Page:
Catching up with the creator of ‘Juice Points’

I walked into Mississippi State’s Seal Family Football Complex this morning to meet with “The Juice Guy,” Ryan McNamara.

When we arrived at our meeting place, I laughed when I saw him walk in carrying an actual juice box. A Minute Maid cardboard juice box with a tiny plastic straw.

“McDonald’s was out of orange juice,” he explained through a smile.

McNamara, in maroon, with coaches turner, Collins and Townsend, left to right

McNamara, in maroon, with coaches Turner, Collins and Townsend, left to right

MSU’s defensive quality control coordinator, McNamara is the creator – or co-creator, at the last – of ‘juice points,’ one of the talking points of defensive coordinator Geoff Collins’ fall camp.

Juice points, odd as they may sound, are a real thing, awarded for displays of juice, or in different words, enthusiasm and excitement. The points are tracked diligently, breeding a bit of a juice point competition amongst the defensive players.

The idea for it started earlier this summer.

“In the offseason,” McNamara said, “we take a little time to let our minds refresh and get some new perspective.”

In that downtime, a few ideas melded together to become the early stages of the now fully operational juice scale.

The first inspiration came from new cornerbacks coach Deshea Townsend. His motto for the corners was adopted by Collins for the entire defense; “When one person makes a play, we all make a play.”

The second portion actually came from Wall Street. Perhaps unlike most in his profession, McNamara was actually in business school in college at Florida.

During his time as a student, his classes studied many current events, including the Enron scandal.

The lesson taught, while it has significantly different applications at MSU, was the inspiration.

“You get what you measure. That’s the first thing we talk about in business,” he said. “CEOs were being measured on stock prices, so they did everything to boost their stock prices.”

So, if they wanted something out of their players, McNamara though, let’s measure it, keep track of it and give something to be working toward. What they wanted to measure was easy. Juice.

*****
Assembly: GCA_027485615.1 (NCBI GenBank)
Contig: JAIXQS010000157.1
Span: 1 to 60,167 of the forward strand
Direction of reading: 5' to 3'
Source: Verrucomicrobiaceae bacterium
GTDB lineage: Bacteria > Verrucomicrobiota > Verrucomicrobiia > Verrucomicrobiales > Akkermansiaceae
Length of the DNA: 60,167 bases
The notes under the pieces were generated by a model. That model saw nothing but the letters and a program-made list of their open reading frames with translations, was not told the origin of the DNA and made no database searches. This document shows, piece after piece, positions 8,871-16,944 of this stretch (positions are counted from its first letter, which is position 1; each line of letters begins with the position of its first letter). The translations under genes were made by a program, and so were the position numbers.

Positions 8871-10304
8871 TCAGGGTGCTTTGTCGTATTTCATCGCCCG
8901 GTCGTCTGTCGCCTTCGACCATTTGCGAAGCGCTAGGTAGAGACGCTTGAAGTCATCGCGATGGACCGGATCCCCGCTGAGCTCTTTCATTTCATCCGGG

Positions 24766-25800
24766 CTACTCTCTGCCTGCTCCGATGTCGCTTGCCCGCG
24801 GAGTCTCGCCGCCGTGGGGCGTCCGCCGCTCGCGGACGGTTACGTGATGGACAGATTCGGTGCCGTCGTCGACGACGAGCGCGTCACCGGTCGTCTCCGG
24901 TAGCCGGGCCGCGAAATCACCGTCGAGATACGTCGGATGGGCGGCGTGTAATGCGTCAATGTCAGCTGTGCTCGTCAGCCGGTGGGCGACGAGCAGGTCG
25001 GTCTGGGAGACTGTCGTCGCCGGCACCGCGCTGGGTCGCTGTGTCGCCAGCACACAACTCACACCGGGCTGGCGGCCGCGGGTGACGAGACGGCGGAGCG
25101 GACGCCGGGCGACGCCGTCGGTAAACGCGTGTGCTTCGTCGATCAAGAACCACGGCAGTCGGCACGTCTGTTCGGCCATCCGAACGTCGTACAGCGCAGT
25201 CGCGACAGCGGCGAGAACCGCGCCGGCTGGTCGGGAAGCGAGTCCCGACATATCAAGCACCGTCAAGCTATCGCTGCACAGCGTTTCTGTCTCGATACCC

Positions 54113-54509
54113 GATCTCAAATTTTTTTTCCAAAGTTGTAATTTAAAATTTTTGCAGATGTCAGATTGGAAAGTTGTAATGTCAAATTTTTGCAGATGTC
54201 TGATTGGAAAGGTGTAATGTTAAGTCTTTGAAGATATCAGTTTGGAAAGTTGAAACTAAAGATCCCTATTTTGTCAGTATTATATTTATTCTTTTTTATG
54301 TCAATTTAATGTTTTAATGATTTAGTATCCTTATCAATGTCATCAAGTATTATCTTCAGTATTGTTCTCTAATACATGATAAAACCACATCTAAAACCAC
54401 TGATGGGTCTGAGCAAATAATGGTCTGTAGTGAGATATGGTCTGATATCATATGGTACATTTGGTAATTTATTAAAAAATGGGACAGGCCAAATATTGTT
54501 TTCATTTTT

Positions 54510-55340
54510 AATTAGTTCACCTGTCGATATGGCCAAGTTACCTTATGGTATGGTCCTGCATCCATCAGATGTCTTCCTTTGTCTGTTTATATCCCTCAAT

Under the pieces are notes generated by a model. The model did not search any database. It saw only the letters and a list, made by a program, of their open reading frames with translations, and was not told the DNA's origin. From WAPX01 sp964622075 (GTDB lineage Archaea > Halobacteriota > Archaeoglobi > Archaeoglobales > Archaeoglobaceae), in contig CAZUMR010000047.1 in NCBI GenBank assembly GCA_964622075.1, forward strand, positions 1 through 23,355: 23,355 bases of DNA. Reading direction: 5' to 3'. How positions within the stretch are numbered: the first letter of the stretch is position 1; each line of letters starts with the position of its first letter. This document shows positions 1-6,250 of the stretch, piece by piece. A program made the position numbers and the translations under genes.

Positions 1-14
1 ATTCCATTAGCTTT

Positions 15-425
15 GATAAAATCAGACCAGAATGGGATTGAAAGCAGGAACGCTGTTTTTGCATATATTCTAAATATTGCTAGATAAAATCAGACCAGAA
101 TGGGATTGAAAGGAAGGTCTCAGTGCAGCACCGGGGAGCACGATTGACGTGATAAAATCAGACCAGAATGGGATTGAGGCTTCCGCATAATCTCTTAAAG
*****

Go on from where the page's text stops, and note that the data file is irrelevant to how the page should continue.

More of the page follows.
“If you want to get something out of your players, measure it and they’ll give it to you,” he said. “I thought it was a silly idea, I didn’t know if it was gonna go over well. I went to Geoff and said, ‘We should measure the enthusiasm players have in practice.’ There’s about 40 guys on defense in practice at any one time, but there’s only 11 guys on the field. You want them to stay engaged and get mental reps.”

McNamara thought he might get rejected, but Collins loved it and decided to go with it.

Calling the enthusiasm and excitement “juice” was a natural fit, both a word and a theme stemming from strength coach Matt Balis and frequently used around the program.

Even when outsiders visit the team, they’re expected to have the same energy.

“If we have a speaker after practice or at a meeting who isn’t talking loud or projecting well,” McNamara said, “the players will yell at them, ‘JUICE! Gotta have more juice!’”

And the idea has worked. Veterans like linebackers Benardrick McKinney and Matt Wells have show more energy than ever, coaches say, and the youngsters have picked up on the concept, too, encouraging their teammates and cheering for them after good plays.

“Yesterday at practice, I saw [sophomore defensive tackle] Quay Evans,” McNamara said. “He had a lot of energy. He was dancing, he was fired up, he was talking to his teammates. [Freshman corner] Gabe Myles has been great. We’ve got a lot of depth at that position so he’s not in a whole lot, but on the sideline, almost every single play he’s talking, he’s hyping guys up, giving energy.”

Just as unique as the idea of juice points is McNamara’s road to MSU.

A year after graduating with his business degree from Florida, McNamara decided he wanted to coach. He had never played football, never been around it any more than an average football fan and he had no experience or training as a coach.

But he had a friend with all of those credentials who told McNamara to come volunteer as a coach at Valdosta State in Georgia. It gave him an opportunity to learn what it was all about and see how things worked.

Eventually, McNamara made contact with another football coach who never played and didn’t start coaching until well after graduating.

Former MSU defensive coordinator Manny Diaz.

Diaz worked for ESPN when he finished school, but told McNamara about the time he realized what he wanted to do.

“He told me,” McNamara recalled, “he went with someone at ESPN to an interview with Bill Parcells and when he heard him talk about the profession, he thought to himself, ‘I have to get involved in coaching. This is phenomenal. Whatever they’re doing is exciting. That’s what I want to be a part of.’”

McNamara felt the same and the relationship ended up leading to his hiring at MSU when Diaz joined the Bulldogs back in 2010.

Twice helped by older and more experienced coaches, the generosity benefitting McNamara was actually a philosophy each took from former Florida State coach Bobby Bowden.

“He always told his coaches it’s important to and help younger coaches.”

And so McNamara arrived and his since remained at MSU, bringing a little juice as he does so, both on field with energy and off field with his Minute Maid.

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